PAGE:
On the surface, people go to work and come home again. They sometimes manage people while most are managed themselves. But beneath the function and structures of the work itself, a whole range of emotions affects the success of the relationship between employee and manager and ultimately the organisation they both belong to.

Psychodynamic Organisational Theory: Key Concepts and Cases provides a comprehensive but accessible introduction to this fascinating field of study. Featuring case vignettes which bring the various concepts to life, the book is divided into four parts. Part I looks at how the individual relates to the organisation and the unconscious energies they bring, while Part II examines group dynamics and how they affect productivity, including a chapter on meetings. Part III explores the realm of leadership and what roles a manager can play in managing their staff, while Part IV introduces the idea of personality and describes how the manager’s personality influences management dynamics as well as the wider organisational culture.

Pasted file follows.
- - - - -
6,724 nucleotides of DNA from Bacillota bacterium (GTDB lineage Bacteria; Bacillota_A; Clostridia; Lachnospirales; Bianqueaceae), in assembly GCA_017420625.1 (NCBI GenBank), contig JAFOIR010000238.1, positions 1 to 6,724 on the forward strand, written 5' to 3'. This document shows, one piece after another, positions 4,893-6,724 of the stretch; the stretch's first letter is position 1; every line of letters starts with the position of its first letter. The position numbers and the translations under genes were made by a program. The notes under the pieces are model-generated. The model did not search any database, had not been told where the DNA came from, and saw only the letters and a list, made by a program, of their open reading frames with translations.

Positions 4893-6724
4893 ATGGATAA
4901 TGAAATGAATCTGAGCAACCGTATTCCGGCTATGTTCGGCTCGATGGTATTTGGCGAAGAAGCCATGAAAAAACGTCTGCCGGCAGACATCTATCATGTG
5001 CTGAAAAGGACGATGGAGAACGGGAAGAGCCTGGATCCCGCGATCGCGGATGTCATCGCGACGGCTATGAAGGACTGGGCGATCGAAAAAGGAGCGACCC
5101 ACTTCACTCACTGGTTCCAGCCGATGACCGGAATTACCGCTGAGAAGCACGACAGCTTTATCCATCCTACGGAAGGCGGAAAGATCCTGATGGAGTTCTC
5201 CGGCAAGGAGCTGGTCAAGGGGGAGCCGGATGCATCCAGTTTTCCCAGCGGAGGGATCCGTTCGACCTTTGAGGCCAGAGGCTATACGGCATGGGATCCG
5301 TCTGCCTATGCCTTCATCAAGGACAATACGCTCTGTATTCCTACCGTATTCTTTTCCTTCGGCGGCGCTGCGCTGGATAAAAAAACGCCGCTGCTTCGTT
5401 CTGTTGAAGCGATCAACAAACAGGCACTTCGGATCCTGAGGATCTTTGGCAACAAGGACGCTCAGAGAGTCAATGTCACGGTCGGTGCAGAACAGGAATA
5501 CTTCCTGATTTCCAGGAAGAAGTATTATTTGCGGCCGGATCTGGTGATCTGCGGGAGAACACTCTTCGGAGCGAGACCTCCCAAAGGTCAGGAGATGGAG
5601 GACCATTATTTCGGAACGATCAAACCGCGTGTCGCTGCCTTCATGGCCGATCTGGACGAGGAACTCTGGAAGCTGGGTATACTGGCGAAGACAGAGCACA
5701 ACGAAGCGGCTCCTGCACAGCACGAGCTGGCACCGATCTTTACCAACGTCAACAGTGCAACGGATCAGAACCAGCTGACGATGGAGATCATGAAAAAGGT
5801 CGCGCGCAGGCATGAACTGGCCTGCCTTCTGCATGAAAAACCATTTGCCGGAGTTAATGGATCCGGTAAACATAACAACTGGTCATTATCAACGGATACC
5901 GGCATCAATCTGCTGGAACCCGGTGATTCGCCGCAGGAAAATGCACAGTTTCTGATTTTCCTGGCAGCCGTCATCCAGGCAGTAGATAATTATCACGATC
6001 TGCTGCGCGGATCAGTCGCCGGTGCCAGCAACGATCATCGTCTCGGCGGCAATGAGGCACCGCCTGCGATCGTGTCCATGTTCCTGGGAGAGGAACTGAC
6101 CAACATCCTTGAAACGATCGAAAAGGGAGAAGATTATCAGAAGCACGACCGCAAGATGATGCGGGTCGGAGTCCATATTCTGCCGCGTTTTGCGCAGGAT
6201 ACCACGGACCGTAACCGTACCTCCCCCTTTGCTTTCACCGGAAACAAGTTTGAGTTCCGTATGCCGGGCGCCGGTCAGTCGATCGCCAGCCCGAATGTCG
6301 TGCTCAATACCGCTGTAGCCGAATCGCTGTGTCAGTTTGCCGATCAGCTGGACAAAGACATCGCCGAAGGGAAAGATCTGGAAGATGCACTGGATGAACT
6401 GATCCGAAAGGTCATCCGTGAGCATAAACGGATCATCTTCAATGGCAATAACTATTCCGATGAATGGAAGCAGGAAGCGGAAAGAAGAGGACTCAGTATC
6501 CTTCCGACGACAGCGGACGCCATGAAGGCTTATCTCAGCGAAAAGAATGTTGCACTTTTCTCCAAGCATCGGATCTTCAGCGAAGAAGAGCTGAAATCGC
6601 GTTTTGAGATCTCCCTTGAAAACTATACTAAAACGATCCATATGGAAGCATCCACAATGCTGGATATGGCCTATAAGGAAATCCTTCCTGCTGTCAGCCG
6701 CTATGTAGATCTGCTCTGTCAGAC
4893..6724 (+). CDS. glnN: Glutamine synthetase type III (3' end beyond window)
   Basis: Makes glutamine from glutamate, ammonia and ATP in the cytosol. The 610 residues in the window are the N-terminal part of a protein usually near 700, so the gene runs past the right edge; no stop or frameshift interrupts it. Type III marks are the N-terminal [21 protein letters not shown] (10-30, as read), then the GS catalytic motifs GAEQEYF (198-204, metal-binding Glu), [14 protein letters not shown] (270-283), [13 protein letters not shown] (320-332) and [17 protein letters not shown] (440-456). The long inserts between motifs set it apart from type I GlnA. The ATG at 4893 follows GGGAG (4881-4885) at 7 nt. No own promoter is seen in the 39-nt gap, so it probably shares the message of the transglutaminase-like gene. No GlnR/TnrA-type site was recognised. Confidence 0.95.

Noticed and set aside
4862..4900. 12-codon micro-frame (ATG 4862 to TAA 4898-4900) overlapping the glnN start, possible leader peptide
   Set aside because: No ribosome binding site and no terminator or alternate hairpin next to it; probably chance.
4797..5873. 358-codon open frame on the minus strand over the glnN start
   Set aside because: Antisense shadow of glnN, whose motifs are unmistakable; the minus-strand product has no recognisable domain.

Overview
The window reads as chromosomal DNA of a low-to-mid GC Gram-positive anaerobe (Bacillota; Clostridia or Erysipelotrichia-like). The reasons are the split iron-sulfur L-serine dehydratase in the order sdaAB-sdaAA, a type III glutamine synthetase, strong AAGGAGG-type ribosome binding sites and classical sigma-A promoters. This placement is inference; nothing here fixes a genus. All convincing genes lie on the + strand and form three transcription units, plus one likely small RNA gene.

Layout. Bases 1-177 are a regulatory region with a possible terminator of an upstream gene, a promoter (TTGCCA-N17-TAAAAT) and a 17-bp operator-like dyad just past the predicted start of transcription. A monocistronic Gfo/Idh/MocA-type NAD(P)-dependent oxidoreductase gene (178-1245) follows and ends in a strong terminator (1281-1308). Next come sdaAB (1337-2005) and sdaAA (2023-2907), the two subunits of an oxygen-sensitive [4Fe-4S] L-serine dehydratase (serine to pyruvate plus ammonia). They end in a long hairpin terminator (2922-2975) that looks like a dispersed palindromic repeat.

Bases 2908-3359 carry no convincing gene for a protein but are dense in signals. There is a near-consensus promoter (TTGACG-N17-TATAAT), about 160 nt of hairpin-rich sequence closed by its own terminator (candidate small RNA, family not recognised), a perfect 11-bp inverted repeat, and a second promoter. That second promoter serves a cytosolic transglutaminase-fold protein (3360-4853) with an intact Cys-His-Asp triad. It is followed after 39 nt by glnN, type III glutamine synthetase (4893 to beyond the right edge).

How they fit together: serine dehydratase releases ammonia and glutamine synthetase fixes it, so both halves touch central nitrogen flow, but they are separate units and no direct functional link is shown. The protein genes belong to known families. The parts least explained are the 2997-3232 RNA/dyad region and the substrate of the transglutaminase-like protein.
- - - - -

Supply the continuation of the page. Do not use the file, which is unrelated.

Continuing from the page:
Central to the book, as well as the idea that organisational phenomena are often unconscious, is the understanding that relationships are always reciprocal. Through complex psychological dynamics manager and employee influence and change each other during the process of managing and being managed.

This text will be essential reading for students and scholars of leadership, HRM, and organizational psychology, as well as consultants and managers looking for practical insights into how human relationships affect the success of every organisation.

chapter 1|11 pages

Management and employees

part I|75 pages

The employee in the community

part II|58 pages

Group processes

chapter 6|15 pages

The group as an independent unit

chapter 7|23 pages

Productivity of groups

chapter 8|18 pages


part III|72 pages


chapter 9|9 pages

The content of management

chapter 10|26 pages

The manager as teacher

chapter 11|16 pages

The manager as authority

chapter 12|19 pages

The management group

part IV|53 pages

The manager’s personality

chapter 13|13 pages

Personality and management

chapter 14|15 pages

The maturity of the manager

chapter 16|3 pages